• These days the ESP8266 and ESP32 are more or less arduino compatible and they have huge amounts of RAM and storage. Consider these as well. – HixField Sep 15 at 7:52
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No accepted or up-voted answers, eh? I'll try my hand. :)

How big of a project can be built using Arduino?

Depends on the model. You can go from around 4 KB of programmable memory to 256 KB, and then get into the larger models like the Due (512 KB).

Are there memory concerns?

There are always memory concerns, however when you have gigabytes of RAM (like on your PC) you tend to ignore them.

These are microcontrollers, designed for embedded applications. You will find yourself probably wishing you had more of everything (RAM, PROGMEM and EEPROM). However for many applications what they have is absolutely fine.

Can an Arduino run thousands and thousands of lines of code out of the box

Probably not. Consider the Uno with 32 KB of program memory. At from two to four bytes per machine instruction (most are two bytes), you are probably going to fit at most:

32768 / 2 = 16384

... machine instructions. So no, not hundreds of thousands. The larger models, maybe.

and if not, is there a way to add more memory for larger, more complex projects?

The Atmega2560 has expandable RAM, for example here which adds 512 KB of RAM.

How big of a project can be built using Arduino?

I have quite a few around the place here doing their own things. One lets me know if I left the garage door open accidentally. I look upon them as being useful for "helper" applications. I wouldn't try to put my SQL database on one.

  • The AVR machine instructions are all two-byte long, except for jmp,call, lds and sts, which are 4 bytes each. – Edgar Bonet Jun 22 '16 at 17:18
  • Ach, I was thinking of clock cycles, which are what is documented in the main datasheet. Thanks for the correction, I amended my answer. – Nick Gammon Jun 22 '16 at 21:00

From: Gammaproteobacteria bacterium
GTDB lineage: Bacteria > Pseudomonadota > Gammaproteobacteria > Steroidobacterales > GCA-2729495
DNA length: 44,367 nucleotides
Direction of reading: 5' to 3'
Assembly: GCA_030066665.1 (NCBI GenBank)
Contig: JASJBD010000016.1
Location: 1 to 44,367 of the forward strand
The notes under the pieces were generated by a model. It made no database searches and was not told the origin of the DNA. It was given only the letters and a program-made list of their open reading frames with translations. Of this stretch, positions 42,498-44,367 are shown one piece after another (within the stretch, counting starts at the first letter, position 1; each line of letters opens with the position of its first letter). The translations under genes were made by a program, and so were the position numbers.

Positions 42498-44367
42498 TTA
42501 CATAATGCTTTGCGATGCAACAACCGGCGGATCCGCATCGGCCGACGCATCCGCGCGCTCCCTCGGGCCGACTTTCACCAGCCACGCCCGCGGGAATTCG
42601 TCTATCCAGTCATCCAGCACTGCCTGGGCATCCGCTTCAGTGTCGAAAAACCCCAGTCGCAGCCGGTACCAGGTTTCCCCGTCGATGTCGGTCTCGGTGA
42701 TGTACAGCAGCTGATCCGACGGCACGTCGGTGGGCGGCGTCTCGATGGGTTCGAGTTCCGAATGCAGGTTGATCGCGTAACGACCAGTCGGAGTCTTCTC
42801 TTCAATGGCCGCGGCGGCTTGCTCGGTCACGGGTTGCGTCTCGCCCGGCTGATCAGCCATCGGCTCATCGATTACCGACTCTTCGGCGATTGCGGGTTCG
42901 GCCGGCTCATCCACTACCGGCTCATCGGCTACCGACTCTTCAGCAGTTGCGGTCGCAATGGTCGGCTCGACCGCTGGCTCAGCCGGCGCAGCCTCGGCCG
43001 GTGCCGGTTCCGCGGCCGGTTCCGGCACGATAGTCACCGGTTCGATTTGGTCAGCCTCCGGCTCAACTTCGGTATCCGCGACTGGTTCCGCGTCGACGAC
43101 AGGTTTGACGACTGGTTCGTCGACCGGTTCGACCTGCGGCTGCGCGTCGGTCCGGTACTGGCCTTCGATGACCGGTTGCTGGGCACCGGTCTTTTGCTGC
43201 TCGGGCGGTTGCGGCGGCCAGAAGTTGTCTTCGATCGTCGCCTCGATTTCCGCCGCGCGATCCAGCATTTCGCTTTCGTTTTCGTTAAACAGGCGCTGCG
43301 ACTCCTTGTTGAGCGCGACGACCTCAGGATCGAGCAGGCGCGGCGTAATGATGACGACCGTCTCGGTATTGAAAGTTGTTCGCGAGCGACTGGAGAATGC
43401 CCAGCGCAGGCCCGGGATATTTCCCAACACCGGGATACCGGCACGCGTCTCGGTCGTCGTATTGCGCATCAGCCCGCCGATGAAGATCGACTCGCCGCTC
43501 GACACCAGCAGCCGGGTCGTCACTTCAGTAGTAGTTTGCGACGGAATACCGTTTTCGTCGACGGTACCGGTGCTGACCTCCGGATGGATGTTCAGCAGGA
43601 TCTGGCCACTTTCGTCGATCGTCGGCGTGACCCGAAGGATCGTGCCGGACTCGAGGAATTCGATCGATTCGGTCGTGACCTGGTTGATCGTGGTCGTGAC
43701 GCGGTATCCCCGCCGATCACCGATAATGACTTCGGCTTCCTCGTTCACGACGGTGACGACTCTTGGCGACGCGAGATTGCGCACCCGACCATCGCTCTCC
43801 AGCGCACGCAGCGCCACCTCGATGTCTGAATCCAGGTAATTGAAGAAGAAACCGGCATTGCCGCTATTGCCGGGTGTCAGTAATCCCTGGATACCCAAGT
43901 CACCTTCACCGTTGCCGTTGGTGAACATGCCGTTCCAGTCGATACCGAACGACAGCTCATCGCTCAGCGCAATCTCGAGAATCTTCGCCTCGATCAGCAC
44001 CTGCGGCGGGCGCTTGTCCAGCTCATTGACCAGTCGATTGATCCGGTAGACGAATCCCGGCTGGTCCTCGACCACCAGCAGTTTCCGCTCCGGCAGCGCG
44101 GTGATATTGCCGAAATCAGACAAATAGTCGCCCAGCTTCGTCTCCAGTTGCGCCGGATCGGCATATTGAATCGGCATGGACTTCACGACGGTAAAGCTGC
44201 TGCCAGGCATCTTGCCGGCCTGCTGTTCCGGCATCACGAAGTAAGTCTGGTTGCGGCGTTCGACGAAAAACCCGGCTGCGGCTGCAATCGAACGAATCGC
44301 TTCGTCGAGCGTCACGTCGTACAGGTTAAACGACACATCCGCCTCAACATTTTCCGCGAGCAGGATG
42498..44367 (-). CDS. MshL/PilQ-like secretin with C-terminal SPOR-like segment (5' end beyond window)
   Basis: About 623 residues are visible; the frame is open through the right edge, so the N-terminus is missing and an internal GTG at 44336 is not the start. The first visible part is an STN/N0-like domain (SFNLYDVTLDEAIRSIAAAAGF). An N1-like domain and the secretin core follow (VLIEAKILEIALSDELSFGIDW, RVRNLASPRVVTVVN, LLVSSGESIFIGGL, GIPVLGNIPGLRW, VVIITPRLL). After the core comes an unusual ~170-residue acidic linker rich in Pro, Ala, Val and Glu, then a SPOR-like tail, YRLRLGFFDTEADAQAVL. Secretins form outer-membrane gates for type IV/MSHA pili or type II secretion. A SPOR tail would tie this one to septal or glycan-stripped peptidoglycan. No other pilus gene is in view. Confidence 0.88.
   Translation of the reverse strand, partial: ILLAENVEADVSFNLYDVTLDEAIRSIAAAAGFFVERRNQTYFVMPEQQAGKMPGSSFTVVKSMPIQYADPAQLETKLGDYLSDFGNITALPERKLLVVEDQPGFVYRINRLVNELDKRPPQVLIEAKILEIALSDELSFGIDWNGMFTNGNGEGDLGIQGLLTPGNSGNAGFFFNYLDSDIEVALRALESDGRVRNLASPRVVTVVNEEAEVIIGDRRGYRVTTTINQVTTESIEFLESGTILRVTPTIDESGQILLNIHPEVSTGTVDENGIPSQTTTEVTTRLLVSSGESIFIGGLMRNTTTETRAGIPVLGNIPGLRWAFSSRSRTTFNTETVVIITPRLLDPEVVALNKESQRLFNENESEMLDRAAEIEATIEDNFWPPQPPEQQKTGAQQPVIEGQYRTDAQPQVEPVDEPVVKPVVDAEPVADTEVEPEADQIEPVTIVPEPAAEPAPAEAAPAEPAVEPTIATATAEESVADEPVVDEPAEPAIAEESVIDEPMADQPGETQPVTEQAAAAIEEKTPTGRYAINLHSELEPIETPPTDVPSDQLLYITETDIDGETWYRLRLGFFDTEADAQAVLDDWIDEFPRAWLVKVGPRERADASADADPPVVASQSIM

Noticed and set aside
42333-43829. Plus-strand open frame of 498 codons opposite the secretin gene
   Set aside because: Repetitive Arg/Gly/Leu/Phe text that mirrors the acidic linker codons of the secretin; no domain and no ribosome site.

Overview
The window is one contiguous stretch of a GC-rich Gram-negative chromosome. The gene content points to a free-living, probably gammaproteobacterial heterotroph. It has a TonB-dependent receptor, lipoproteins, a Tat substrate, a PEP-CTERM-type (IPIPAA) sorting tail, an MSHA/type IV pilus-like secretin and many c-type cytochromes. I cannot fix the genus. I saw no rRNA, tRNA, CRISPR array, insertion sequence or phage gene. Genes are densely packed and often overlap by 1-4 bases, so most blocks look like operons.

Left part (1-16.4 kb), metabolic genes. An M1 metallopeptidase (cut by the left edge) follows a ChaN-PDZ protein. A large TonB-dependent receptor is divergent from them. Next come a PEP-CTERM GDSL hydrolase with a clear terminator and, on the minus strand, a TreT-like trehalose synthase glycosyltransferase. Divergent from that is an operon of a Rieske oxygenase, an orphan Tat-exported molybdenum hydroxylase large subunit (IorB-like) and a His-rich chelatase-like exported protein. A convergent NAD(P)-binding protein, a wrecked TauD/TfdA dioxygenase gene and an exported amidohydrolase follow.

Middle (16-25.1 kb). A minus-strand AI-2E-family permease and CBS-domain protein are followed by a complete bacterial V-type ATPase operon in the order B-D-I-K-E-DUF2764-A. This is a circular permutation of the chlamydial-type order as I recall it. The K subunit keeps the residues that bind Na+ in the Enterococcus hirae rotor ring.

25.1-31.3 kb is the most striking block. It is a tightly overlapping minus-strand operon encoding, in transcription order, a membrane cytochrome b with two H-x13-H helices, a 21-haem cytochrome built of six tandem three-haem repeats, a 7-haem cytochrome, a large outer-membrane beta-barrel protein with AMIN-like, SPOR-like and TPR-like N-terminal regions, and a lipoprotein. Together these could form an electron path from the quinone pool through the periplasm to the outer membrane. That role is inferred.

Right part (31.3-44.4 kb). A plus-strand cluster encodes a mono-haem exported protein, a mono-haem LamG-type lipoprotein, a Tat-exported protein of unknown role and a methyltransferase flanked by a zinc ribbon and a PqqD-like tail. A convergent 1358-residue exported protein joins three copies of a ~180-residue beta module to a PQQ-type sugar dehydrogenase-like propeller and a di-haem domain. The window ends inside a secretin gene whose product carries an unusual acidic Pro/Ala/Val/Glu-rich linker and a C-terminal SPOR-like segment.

• @NickGammon "There are always memory concerns, however when you have gigabytes of RAM (like on your PC) you tend to ignore them." And alas, today's programmers (whippersnappers the lot of 'em!) have lost that realisation... If they could put a bit more effort in optimisation, they'd halve the size of many programs - if not more! – John Burger Jun 23 '16 at 9:43
  • Well, I wasn't counting myself in that group *grin* - my first computer had 512 bytes of RAM (which was also used for code) so I had to program conservatively. I agree though, that thinking you have unlimited memory, and unlimited speed to spare, can lead to careless programming. – Nick Gammon Jun 23 '16 at 20:57
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Although Arduino is more of a hobbyist electronics board, it can handle complex projects depending on which board you use. The Mega has 54 input pins, so can handle loads of devices and has much more memory and storage. See the Uno - Mega specs below

The ATmega328 chip found on the Uno has the following amounts of memory: Flash 32k bytes (of which .5k is used for the bootloader) SRAM 2k bytes EEPROM 1k byte

The ATmega2560 in the Mega2560 has larger memory space : Flash 256k bytes (of which 8k is used for the bootloader) SRAM 8k bytes EEPROM 4k byte